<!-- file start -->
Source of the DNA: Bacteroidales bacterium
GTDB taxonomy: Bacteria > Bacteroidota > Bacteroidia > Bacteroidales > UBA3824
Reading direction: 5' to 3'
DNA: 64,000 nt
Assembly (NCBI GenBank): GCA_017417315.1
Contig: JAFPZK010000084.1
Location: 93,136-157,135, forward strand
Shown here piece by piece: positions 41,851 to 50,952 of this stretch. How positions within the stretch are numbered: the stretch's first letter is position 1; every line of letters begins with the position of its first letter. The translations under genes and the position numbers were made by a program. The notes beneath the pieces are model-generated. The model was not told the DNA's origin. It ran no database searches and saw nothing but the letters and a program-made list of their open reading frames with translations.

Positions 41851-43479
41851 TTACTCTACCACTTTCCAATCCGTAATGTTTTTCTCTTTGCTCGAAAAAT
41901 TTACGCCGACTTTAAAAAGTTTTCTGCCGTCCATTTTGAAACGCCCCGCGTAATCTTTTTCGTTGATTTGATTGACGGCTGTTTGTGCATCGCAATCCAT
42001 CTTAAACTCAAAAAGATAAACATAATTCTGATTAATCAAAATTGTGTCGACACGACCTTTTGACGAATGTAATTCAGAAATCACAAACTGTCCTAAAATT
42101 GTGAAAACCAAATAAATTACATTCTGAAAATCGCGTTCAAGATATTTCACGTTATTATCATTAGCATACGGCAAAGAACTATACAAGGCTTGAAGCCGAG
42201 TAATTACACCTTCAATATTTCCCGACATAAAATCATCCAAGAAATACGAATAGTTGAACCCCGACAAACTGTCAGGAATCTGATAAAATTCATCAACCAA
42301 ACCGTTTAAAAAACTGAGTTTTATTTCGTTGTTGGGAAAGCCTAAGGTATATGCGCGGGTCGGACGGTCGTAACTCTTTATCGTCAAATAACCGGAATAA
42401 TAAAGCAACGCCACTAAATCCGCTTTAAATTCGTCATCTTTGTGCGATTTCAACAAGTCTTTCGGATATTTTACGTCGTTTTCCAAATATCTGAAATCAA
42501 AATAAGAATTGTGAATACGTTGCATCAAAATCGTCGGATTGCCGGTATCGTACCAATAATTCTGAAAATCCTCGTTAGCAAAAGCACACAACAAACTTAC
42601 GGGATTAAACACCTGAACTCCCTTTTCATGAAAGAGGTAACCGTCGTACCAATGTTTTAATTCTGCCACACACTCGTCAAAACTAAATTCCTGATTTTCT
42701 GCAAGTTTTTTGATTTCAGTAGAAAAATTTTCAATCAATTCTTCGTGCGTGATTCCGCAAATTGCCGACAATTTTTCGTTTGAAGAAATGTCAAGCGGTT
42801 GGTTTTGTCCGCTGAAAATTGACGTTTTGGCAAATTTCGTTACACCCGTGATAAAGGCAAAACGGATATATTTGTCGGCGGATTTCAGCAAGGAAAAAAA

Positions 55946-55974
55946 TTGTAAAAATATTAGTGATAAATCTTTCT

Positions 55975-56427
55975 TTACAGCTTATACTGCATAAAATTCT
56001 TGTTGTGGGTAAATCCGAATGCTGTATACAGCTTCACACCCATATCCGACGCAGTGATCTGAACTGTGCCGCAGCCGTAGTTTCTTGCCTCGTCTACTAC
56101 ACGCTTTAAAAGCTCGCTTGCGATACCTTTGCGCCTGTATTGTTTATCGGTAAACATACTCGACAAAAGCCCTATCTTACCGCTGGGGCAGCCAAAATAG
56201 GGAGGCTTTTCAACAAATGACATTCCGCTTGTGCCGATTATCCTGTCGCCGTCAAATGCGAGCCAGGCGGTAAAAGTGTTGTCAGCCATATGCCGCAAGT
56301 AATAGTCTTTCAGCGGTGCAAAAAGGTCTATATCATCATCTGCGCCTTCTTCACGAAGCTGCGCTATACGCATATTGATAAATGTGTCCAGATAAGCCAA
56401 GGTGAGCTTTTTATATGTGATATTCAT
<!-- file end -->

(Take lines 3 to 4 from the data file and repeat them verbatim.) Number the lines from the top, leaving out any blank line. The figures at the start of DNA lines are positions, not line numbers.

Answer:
Reading direction: 5' to 3'
DNA: 64,000 nt